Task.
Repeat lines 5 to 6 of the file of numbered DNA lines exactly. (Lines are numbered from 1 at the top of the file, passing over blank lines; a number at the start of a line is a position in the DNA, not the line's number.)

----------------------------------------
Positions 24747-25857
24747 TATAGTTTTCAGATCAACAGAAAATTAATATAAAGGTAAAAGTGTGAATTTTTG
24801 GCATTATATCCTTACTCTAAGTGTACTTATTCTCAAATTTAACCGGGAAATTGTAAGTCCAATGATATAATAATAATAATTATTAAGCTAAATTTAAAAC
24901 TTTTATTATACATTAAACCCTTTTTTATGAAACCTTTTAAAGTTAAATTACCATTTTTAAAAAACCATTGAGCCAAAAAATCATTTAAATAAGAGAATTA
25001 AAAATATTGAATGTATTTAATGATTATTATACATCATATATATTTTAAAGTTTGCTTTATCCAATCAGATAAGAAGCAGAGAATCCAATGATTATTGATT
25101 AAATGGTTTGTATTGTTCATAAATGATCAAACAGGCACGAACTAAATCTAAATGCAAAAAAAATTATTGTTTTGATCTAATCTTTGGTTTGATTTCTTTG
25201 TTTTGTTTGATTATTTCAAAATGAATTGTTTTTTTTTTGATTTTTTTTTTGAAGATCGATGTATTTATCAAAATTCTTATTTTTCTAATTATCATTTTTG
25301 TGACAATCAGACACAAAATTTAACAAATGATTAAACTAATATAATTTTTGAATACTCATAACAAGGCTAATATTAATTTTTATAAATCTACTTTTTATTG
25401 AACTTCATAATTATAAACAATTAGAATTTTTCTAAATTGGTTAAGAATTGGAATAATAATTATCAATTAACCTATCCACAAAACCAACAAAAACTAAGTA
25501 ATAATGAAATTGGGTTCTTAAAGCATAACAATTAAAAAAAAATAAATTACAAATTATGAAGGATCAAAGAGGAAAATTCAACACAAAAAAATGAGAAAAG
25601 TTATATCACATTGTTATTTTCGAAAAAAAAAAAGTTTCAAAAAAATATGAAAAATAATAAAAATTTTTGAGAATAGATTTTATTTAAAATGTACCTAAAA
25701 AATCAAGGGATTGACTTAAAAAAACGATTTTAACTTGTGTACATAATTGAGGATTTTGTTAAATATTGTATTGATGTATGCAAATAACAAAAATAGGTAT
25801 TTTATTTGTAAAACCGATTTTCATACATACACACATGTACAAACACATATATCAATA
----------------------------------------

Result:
25001 AAAATATTGAATGTATTTAATGATTATTATACATCATATATATTTTAAAGTTTGCTTTATCCAATCAGATAAGAAGCAGAGAATCCAATGATTATTGATT
25101 AAATGGTTTGTATTGTTCATAAATGATCAAACAGGCACGAACTAAATCTAAATGCAAAAAAAATTATTGTTTTGATCTAATCTTTGGTTTGATTTCTTTG